Ingenieros de la Universidad de Pennsylvania forzan proteína nueva dentro de células madre y células sanguíneasContributed by: AdminStaff1 · Views: 1,261
Contributed by: AdminStaff1 · August 03, 2007 @ 12:28 PM MDT · Views: 1,261
University of Pennsylvania Engineers Force Open Novel Protein Targets Within Stem Cells and Blood CellsPHILADELPHIA - Applying physical stress to cells, researchers at the University of Pennsylvania School of Engineering and Applied Science have demonstrated that everyday forces can alter the structure of proteins tucked within cells, unfold them and expose new targets in the fight against disease.
The findings for both simple red blood cells and more versatile stem cells show that hidden and folded parts of proteins can be exposed by physical strain, not just by chemical reaction. From there, proteins can be labeled and mapped, increasing the understanding of cellular behavior and unlocking novel targetable sites for drugs that might interact with these active proteins to treat disease.
The study appears in the current issue of the journal Science.
Cells are exposed to forces every minute of every day. Some forces are exerted by the flow of bodily fluids, such as blood streaming through arteries, while other forces are generated by cells as they crawl and contract in tissue.
Penn researchers used force to induce changes in the structures of cytoskeletal proteins and, employing fluorescent dyes, labeled proteins sequentially, visualized them and molecularly pinpointed the newly exposed parts of proteins. By forcing proteins to unfold, hidden binding sites were revealed. Multicolor maps were generated that revealed locations of protein sites not accessible when the cell remained static and relaxed.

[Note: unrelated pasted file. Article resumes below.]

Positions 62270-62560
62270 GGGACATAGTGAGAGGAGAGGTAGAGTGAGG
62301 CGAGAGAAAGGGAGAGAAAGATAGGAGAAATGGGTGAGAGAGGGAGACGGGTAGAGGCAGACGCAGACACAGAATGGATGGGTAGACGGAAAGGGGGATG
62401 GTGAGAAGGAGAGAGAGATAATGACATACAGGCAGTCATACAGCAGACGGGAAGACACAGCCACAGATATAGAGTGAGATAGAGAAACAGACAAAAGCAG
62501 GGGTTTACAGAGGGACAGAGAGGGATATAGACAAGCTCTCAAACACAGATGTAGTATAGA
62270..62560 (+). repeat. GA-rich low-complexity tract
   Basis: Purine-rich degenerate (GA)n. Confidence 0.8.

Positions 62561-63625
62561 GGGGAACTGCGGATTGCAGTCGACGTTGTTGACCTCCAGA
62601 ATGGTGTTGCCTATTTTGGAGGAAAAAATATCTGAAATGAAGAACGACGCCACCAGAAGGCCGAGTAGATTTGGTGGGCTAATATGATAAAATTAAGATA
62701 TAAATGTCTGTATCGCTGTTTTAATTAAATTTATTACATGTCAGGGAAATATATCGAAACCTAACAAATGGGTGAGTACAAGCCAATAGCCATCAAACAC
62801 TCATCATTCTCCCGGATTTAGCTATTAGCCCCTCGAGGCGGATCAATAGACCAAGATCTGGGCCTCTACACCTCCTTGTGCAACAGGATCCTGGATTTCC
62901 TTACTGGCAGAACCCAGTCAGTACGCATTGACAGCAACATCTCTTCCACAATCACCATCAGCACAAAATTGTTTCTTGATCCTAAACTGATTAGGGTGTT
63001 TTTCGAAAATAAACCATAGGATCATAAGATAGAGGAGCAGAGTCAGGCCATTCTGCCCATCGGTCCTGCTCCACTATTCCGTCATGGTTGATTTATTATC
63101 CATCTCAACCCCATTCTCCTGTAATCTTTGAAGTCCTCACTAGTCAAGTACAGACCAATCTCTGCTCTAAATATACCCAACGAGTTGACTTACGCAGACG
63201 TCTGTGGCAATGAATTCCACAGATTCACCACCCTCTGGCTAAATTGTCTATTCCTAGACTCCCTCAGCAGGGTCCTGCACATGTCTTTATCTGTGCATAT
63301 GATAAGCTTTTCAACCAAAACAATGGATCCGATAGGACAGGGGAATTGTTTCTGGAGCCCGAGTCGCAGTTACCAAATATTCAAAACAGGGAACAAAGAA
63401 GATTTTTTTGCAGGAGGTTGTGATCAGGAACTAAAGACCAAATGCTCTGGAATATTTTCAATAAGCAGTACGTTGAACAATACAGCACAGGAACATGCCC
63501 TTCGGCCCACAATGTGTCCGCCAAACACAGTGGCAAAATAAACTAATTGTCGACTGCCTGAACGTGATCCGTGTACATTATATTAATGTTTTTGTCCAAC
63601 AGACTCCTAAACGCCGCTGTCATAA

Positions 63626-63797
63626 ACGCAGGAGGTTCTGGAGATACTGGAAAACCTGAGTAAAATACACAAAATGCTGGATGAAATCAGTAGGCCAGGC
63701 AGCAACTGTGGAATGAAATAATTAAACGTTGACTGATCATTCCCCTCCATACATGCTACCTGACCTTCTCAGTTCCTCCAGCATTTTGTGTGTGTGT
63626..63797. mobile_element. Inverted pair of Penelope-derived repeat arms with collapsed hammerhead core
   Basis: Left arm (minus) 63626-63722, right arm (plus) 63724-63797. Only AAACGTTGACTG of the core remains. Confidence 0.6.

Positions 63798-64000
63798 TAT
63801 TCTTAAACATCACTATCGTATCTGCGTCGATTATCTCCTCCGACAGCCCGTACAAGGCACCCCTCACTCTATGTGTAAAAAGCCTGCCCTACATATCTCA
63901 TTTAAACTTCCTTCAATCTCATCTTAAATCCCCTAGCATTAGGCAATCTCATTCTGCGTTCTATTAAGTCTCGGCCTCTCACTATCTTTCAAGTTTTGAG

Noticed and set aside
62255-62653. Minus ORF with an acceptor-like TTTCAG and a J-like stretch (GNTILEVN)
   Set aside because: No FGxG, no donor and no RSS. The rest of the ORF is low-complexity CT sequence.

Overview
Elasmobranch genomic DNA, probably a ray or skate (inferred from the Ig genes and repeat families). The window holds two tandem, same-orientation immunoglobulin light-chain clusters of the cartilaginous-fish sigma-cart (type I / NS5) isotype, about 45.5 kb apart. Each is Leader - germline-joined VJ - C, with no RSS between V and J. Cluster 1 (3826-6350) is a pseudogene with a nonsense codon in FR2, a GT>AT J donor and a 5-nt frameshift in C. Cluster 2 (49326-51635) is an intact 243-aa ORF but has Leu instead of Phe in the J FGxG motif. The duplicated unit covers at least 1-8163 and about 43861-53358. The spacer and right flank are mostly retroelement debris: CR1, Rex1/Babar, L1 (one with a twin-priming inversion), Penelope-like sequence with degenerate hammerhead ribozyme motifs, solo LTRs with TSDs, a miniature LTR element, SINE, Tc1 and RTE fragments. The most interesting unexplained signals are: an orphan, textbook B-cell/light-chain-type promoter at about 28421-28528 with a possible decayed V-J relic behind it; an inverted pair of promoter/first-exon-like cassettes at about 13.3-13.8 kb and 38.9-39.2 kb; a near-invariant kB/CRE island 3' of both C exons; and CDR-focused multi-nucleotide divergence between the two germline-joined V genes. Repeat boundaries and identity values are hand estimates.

"We were motivated to probe molecular mechanics within cells in part by our recent findings on stem cells that show they generate their own forces, switching on and off development of different cell types," Dennis Discher, professor of chemical and biomolecular engineering at Penn, said.
Proteins are the molecular instigators for almost every biologic action and reaction in living things. Their assembly and reactions are the foundation of processes from the division of cells to the complex chain of events that result in the apparently simple blink of an eye. Pathophysiological processes such as heart disease, anemia and even the rigidification of breast tumors often reflect changes in protein organization and assembly that adversely affect static and dynamic forces in, on and around cells. Protein targeting is the strategy commonly employed to create new drugs to deal with those adverse affects.
Cytoskeletal proteins, well known amongst cell biology and biophysics researchers, are a leading cause of a large number of diseases that "mess up" proteins, sometimes misfold them and often disrupt their natural interactions as well as those of cells.
If stem cells are to provide hope for therapy, they will rely on the proper assembly of many cytoskeletal proteins that achieve the right levels of flexibility and force-generation. Cytoskeletal pliability within cells under stress has been a matter of guesswork in the past, however, and so a better understanding, achievable with the molecular mapping strategy, opens up new approaches for targeting specific cellular interactions.
Future efforts will focus in part on folding of cytoskeletal proteins that are targets of gene therapies and also on clarifying signaling processes in cells that couple to protein folding. The latter processes often entail modification of proteins with phosphates and are essential to how individual cells feel the forces exerted on them. Through a better understanding of how forces localize and unfold proteins to propagate cascades of protein phosphorylation and cell activation, new therapeutic strategies may emerge.
The study was conducted by Discher, Colin Johnson and Christine Carag of Penn's School of Engineering and Applied Science, as well as Hsin-Yao Tang and David Speicher of The Wistar Institute.
The research was supported by the National Institutes of Health, the National Science Foundation and the Muscular Dystrophy Association.
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Courtesy University of Pennsylvania